Wednesday, August 12, 2020

Government Owns Copyright of Public Documents

Although mostly known for college football, West Virginia brings us a case of major First Amendment and intellectual property import, which if upheld may find its way to the U.S. Supreme Court.

On Tuesday, the Kanawha County Tax Assessor asked the West Virginia Circuit Court of Kanawha County to force Seneca Technologies to remove maps Seneca Technologies had posted on its website. These maps are the complete county property tax maps for the state of West Virginia. Seneca had paid to obtain these maps from the West Virginia State Department of Tax and Revenue after Seneca won a Freedom of Information Act (FOIA) lawsuit. Seneca is providing these maps on its website free of charge instead of the $8 per map that all West Virginia tax assessors charge.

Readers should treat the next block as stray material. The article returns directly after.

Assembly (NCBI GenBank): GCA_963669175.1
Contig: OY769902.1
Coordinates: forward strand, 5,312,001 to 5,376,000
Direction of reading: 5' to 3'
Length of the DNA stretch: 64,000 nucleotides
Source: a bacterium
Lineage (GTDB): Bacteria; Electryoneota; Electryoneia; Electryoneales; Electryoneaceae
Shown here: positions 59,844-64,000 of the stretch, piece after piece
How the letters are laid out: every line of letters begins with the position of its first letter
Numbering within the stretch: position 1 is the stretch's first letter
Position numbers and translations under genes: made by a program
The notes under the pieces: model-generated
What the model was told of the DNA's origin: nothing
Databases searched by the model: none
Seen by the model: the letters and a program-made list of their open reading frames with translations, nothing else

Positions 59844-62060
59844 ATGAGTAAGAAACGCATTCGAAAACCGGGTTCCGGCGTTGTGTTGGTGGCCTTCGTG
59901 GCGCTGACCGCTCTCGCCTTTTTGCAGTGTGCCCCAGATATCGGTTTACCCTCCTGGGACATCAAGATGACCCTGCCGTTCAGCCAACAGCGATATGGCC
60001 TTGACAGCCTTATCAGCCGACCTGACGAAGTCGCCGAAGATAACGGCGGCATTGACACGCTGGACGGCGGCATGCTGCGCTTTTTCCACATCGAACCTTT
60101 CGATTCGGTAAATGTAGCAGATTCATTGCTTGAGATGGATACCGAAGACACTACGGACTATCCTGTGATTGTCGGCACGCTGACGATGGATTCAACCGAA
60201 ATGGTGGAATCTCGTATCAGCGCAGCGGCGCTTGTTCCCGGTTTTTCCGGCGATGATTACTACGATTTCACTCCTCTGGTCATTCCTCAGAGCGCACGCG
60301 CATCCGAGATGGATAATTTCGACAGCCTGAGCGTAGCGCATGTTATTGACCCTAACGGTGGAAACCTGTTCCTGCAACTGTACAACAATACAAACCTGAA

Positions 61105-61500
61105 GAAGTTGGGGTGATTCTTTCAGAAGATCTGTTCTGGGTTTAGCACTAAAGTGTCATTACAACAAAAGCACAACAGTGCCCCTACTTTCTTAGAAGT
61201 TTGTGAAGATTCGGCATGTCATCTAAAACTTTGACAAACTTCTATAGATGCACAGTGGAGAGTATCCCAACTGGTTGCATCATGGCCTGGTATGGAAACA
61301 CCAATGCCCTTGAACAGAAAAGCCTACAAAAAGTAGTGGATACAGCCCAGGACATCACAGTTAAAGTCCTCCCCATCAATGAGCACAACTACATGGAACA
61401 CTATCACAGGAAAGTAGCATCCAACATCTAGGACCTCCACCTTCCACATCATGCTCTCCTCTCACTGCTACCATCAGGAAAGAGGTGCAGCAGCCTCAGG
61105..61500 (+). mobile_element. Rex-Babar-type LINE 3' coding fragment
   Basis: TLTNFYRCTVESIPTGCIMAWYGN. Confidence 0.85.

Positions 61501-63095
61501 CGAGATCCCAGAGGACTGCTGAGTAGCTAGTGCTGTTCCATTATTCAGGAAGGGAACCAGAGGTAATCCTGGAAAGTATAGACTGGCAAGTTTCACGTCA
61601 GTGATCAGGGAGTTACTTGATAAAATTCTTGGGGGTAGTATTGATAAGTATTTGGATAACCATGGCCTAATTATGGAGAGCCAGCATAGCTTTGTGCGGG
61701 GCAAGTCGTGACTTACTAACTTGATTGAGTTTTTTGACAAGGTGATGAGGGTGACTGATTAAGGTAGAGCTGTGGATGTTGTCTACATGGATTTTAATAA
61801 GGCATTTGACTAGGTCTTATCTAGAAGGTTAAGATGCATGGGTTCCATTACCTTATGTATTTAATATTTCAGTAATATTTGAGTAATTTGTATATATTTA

The County Tax assessor claims that Seneca is posting copyrighted material. Seneca counters by arguing that the maps “convey only facts and not ideas or expressions.” Buttressing this argument, Seneca argues that the Tax Assessor’s attempt to bar the internet posting of these public documents is an unconstitutional prior restraint of free speech.

Arguing for Seneca on February 8th is Public Citizen.



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